You will find the public ferry dock on Bumpkin's south side with a small rocky area on either side to land if the tide is not too high. You may also have better luck finding a place to land further to your left towards the eastern side of the island.
Bumpkin is a great place to stop for lunch or to explore the remains of an old hospital and farm house. You will find some old paved roads and in summer mowed paths that make traversing the island easy. There are also a couple of outhouses that may come in handy but it's always a good idea to bring your own supplies (if you know what I mean).
Camping is allowed on Bumpkin in season but you need to make reservations in advance. There are a few nice secluded sites by the water on the southern side of the island and a few more in the interior and most sites will fit two small tents comfortably. Two things you should know when camping on one of the Boston Harbor Islands, alcohol is not allowed and fires can only be made below the waterline.
Slate and Grape Islands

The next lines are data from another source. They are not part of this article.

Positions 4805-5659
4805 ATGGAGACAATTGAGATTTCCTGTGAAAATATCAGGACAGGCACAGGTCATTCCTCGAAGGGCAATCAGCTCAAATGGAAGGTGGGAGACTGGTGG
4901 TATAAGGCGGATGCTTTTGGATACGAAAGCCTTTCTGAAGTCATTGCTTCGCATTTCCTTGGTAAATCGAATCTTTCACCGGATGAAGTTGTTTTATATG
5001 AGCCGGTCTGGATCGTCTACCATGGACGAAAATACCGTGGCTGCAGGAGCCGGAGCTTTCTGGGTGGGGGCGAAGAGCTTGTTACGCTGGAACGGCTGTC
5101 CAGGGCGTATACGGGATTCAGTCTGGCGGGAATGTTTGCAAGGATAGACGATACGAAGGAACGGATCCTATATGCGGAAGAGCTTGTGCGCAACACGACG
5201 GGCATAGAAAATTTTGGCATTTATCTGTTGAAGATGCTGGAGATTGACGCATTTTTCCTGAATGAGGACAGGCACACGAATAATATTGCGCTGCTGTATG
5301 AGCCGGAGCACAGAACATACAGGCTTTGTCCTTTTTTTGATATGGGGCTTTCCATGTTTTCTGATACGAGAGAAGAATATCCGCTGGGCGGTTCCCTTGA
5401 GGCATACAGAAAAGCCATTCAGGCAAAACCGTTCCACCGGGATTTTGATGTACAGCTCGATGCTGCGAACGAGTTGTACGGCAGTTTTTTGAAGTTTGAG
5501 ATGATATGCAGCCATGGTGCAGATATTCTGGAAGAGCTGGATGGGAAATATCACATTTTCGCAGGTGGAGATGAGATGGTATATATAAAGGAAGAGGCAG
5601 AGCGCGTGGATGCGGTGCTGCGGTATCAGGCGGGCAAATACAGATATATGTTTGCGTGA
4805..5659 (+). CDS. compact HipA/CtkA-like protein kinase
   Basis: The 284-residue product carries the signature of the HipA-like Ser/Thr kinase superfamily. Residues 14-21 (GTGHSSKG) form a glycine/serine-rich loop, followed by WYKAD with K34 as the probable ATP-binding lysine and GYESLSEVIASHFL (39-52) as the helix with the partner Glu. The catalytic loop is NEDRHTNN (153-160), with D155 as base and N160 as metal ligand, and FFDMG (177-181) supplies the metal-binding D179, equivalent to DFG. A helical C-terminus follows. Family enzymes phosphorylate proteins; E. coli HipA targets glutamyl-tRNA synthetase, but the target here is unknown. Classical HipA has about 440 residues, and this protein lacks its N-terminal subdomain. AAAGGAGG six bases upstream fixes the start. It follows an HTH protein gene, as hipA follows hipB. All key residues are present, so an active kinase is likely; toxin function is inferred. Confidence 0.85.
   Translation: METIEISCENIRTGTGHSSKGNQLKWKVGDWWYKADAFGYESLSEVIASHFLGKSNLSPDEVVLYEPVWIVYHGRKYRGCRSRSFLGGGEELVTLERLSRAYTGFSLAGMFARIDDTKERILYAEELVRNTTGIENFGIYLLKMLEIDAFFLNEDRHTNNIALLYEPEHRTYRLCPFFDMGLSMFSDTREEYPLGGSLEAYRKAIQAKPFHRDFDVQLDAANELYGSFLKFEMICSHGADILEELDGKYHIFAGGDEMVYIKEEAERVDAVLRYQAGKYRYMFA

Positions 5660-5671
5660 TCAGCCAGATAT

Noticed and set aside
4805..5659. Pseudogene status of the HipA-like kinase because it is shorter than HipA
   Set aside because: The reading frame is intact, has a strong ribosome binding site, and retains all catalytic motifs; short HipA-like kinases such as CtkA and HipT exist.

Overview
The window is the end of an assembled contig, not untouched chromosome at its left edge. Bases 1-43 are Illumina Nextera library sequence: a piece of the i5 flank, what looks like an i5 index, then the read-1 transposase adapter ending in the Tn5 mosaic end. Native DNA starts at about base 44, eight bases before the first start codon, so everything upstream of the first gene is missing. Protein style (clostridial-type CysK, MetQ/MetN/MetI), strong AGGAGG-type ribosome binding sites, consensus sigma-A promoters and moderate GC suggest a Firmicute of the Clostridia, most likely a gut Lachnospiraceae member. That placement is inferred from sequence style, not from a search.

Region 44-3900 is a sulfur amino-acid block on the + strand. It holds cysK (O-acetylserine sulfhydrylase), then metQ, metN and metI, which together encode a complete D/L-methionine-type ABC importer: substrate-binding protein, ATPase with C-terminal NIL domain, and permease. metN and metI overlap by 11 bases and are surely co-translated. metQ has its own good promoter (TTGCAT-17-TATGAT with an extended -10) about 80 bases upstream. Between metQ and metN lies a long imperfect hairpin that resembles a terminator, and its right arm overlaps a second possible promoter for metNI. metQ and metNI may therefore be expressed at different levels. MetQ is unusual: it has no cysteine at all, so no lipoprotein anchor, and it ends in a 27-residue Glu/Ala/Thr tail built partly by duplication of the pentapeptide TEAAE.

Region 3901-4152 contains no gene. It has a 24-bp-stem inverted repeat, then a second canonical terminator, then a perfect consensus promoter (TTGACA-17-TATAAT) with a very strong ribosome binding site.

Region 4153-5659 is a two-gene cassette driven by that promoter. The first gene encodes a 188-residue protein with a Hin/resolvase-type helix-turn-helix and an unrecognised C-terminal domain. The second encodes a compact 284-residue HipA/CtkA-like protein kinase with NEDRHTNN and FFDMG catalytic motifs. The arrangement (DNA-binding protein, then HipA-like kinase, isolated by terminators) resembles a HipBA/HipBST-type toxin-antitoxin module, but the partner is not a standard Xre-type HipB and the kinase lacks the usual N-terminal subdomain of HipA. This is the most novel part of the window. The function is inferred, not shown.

For a slightly shorter paddle you can make your way west from Crow Point to visit Slate and Grape Islands. Slate looks nice from the water but there's not much there but slate (hence the name) and from what I've read an abundance of poison ivy. Grape on the other hand is another great place for lunch, a swim or a bit of exploring. Unlike Bumpkin, Grape was never owned by the military and the lack of government intervention is quite noticeable with its thick mowed paths through dense greenery with lots of sumac buds to give it some contrast. Take the path to one of the overlooks for a beautiful view of the harbor. The dock area on Grape's south side has a beautiful grassy field with a trellis covered sitting area that is covered with grape vines in season. There is a rocky beach near the dock to land and a few other safe landing spots along the islands perimeter. Camping is also allowed on Grape and the sites looked nice, but there didn't seem to be any campsites near the shoreline. Not far from the dock is a picnic area complete with picnic tables and a huge oak tree for a canopy. Of all the islands in this area, Grape is definitely the more picturesque and well worth the visit.